Damian Bennett: Hi Mr Hamilton.
Your sound is f*cking killer.
DB: You’ve got this monolithic sound and love the choppage… as a producer, what’s the most important thing for you: do you DJ to test out new tunes for eg? What sort of vibe overall do you like to put across?
Hamilton: When I’m djing the most important thing for me is to make sure the crowd is having a good time and on the dancefloor. I like to keep my sets very busy with loads of double drops, quick mixes whilst concentrating on tracks that work well with each other with their keys and vibes. It’s also a fantastic way to test out new tunes, which is a very important part of what we do.
DB: Tell me your story with RAM and how it all came to pass as I believe there’s some history…
H: Ram has been a big influence on me for a long time and I’ve been a fan of the label pretty much from when it started. The tunes were always great and the production was always ahead of its time, particularly in the early years, in comparison to the majority of what else was going on. Funnily enough there’s a picture of me on the back cover of my second release on Kniteforce records from 1994 with me holding a record in front of my face that was taken round my mates house when I was having a mix. The record is Sound Control by Randall and Andy C (below).
DB: That’s amazing, there you are. So give me some background on you. What sort of stuff influenced you?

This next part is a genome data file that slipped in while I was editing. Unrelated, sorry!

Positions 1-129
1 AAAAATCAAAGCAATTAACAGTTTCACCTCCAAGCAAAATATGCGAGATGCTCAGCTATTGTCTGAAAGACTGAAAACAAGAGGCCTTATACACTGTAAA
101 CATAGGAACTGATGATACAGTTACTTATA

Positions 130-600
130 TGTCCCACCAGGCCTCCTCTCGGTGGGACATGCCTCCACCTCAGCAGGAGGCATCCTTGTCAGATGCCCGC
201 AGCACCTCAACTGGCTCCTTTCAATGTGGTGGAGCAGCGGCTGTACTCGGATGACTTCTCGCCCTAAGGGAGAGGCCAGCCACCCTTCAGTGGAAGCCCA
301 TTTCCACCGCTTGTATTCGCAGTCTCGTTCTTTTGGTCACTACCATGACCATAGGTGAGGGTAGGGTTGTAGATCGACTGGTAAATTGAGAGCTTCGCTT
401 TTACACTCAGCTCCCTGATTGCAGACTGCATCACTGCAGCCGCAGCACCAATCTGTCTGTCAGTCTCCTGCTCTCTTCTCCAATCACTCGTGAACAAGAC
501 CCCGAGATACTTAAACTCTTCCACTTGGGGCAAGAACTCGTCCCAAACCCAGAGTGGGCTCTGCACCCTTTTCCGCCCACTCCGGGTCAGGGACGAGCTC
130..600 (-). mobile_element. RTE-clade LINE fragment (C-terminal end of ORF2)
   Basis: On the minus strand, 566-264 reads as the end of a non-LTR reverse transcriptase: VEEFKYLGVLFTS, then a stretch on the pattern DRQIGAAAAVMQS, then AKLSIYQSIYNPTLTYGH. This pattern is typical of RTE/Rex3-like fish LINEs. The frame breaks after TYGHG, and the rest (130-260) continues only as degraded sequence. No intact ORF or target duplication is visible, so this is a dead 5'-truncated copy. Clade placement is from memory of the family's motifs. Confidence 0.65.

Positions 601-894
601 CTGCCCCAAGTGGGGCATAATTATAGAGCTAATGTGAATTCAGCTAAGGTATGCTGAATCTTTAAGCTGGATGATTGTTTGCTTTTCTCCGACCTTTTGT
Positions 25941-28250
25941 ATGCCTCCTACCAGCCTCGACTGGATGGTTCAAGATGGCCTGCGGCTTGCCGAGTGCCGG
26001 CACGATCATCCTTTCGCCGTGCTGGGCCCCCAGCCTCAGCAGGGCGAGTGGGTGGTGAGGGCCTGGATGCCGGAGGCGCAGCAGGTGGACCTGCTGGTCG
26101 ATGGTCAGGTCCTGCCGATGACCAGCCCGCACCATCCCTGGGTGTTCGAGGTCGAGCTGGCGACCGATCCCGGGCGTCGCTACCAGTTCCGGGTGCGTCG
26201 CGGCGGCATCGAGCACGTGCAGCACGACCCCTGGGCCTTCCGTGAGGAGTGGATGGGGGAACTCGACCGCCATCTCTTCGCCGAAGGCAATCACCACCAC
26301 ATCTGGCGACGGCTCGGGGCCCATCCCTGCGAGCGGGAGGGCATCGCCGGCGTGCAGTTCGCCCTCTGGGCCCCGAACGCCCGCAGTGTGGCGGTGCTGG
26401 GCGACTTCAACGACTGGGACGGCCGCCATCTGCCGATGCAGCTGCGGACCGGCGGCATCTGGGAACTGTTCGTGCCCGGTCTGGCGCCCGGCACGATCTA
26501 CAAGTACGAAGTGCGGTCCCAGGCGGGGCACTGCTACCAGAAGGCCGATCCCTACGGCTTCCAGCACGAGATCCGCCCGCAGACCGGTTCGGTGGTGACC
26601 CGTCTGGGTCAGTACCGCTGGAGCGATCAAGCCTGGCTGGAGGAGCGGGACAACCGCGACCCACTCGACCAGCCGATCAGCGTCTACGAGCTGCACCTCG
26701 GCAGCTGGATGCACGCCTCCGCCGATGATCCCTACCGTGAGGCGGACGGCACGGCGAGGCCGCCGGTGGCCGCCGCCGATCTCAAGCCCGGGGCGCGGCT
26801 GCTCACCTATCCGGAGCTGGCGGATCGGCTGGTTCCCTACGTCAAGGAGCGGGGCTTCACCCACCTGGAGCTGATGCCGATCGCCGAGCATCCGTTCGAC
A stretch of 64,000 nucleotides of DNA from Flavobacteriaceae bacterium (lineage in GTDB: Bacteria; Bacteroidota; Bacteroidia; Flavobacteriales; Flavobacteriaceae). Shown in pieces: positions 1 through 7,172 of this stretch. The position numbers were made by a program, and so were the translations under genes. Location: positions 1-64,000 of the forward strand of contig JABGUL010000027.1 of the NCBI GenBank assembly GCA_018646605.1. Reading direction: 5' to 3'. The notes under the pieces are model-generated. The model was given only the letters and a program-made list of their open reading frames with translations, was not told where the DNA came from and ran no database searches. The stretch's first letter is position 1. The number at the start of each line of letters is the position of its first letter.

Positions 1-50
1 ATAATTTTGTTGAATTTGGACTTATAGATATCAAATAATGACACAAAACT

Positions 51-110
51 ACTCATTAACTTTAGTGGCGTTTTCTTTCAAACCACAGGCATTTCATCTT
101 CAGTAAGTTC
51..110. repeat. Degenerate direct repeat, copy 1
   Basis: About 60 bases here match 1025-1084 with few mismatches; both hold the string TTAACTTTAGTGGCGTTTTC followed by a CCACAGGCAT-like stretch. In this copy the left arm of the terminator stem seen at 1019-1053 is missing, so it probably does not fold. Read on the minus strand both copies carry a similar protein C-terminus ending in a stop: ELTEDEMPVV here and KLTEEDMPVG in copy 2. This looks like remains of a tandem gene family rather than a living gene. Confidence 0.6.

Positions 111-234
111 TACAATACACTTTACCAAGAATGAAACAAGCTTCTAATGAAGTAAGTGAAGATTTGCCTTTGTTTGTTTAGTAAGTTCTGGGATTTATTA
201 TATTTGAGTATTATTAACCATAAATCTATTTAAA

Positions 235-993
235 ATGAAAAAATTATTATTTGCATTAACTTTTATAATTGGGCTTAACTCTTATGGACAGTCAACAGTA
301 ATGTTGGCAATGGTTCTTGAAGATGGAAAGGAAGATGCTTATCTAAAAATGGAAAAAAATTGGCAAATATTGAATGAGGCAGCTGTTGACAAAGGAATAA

H: I’ve been in the music game since I left school in 1994 and I started out my career on Kniteforce. After being with them for a few years I then set up my own labels with fellow DJ Brisk called Next Generation & Blatant Beats in 1996 which are still going now. Influence-wise, electronic music has always been my thing to the point where chart music makes me feel ill, unless it’s electronic of course.
Outside dance music I do have a very broad taste, it just has to be good.
DB: Know the feeling. How do you see the music in general progressing? We’ve had so many changes, what sort of shifts do you feel happening? Or is it business as usual and you want to just roll out? (I mean, if it ain’t broke… )
H: I’m loving what’s going on in D&B right now, but I think there is a shift towards a more futuristic sound going on as we speak. Not that D&B doesn’t sound futuristic now of course, just even more so.
DB: Finally a cool answer… so many people just waffle on about that one. Devil’s advocate question: is it a bit blokey at the moment? I mean where’s the new female producers/DJs/performers? Riya aside.
H: Well, dance music production has always been a bit blokey hasn’t it, so I don’t see that’s any different now. It’s not a conspiracy, I just think the decks and the studio tends to attract blokes more than girls. I think it would be nice to see more female producers and DJs.
DB: what sort of stuff is destroying clubs right now re D&B in yr box? Any sneaky tips?
H: There’s loads of great music out there right now, but for me I’m really feeling the output from all the Ram guys and others that immediately spring to mind such as Noisia, Phace, the Playaz and Viper crews. That said, there’s so many good producers in D&B there’s all sorts in my box from across the whole scene.
DB: If you work on an album, will it have a general flow, rather than just be a comp of tunes? How do you feel about that statement?
H: Absolutely! That is my number one priority for my album that’s in the very early stages right now. Easier said than done, but I want it to be something that can be listened to from start to finish that takes you on a journey, mixing up the styles and hopefully people will be feeling it.
DB: Will look forward to that and thank you vvv much sir, can’t wait to get back down to civilization at Fabric sometime and get lost in one of your sets.